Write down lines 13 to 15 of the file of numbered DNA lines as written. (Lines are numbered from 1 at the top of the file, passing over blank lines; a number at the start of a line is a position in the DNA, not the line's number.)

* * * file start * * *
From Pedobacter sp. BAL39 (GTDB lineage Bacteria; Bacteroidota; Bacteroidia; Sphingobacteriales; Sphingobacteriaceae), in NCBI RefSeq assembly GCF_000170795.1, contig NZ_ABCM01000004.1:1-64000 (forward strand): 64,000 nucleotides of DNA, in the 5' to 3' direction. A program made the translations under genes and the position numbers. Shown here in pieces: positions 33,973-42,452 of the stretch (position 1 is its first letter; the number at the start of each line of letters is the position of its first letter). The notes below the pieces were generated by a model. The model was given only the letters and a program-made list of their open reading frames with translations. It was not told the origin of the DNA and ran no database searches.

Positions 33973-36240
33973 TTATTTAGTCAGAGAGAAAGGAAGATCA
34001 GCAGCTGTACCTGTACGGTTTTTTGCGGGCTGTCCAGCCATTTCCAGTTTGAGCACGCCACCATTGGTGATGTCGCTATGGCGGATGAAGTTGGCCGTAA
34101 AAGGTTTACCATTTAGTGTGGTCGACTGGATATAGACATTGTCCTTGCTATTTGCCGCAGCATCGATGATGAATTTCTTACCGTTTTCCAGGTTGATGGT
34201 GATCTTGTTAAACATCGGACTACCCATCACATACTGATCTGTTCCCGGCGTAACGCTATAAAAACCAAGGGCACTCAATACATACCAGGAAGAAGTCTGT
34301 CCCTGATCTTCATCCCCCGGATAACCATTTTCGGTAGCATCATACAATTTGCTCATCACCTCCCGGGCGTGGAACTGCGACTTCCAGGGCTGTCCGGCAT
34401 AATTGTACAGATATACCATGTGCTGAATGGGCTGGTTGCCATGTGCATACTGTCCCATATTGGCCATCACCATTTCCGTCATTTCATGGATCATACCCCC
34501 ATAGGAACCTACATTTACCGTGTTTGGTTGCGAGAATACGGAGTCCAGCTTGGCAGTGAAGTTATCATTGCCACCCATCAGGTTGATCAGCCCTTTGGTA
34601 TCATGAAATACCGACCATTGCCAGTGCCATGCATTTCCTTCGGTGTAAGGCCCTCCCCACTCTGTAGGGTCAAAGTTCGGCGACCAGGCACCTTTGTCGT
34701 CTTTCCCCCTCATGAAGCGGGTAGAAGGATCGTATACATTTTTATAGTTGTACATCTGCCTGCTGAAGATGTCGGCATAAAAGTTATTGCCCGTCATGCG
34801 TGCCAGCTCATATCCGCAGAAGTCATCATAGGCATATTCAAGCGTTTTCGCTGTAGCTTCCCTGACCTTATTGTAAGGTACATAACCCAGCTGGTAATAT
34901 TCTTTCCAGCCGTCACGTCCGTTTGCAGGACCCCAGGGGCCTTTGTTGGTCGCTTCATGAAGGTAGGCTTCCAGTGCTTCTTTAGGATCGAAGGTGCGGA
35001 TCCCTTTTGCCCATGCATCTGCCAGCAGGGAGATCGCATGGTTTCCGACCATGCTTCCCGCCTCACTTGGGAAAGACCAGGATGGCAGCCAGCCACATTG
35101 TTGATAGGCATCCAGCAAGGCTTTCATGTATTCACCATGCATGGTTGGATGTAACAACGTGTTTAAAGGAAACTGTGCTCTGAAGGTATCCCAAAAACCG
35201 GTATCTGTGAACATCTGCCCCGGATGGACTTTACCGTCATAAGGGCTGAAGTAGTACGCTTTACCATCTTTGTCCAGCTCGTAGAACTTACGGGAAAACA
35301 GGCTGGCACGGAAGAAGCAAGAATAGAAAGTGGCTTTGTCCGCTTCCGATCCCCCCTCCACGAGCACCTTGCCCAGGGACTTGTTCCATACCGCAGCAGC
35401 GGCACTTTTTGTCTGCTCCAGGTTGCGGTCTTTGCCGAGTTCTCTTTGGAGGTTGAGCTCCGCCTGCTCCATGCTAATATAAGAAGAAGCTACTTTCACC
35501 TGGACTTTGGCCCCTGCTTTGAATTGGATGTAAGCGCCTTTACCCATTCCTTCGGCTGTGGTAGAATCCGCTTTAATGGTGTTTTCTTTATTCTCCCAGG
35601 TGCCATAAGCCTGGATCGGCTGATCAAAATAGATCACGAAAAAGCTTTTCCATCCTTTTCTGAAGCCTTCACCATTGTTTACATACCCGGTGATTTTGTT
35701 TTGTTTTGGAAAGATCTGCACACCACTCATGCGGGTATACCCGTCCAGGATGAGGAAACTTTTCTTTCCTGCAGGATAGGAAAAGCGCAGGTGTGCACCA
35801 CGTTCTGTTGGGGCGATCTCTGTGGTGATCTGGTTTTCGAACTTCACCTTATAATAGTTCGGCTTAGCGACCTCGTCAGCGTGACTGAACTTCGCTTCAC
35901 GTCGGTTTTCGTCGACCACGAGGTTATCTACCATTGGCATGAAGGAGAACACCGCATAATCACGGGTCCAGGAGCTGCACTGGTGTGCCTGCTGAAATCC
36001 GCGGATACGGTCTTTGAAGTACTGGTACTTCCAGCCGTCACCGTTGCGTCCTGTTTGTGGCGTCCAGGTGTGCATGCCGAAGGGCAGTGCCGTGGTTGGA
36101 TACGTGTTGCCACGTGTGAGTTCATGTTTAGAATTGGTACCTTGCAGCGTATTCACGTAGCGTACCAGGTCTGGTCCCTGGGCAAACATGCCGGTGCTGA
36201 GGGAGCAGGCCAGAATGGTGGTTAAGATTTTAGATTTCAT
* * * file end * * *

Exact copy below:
34901 TCTTTCCAGCCGTCACGTCCGTTTGCAGGACCCCAGGGGCCTTTGTTGGTCGCTTCATGAAGGTAGGCTTCCAGTGCTTCTTTAGGATCGAAGGTGCGGA
35001 TCCCTTTTGCCCATGCATCTGCCAGCAGGGAGATCGCATGGTTTCCGACCATGCTTCCCGCCTCACTTGGGAAAGACCAGGATGGCAGCCAGCCACATTG
35101 TTGATAGGCATCCAGCAAGGCTTTCATGTATTCACCATGCATGGTTGGATGTAACAACGTGTTTAAAGGAAACTGTGCTCTGAAGGTATCCCAAAAACCG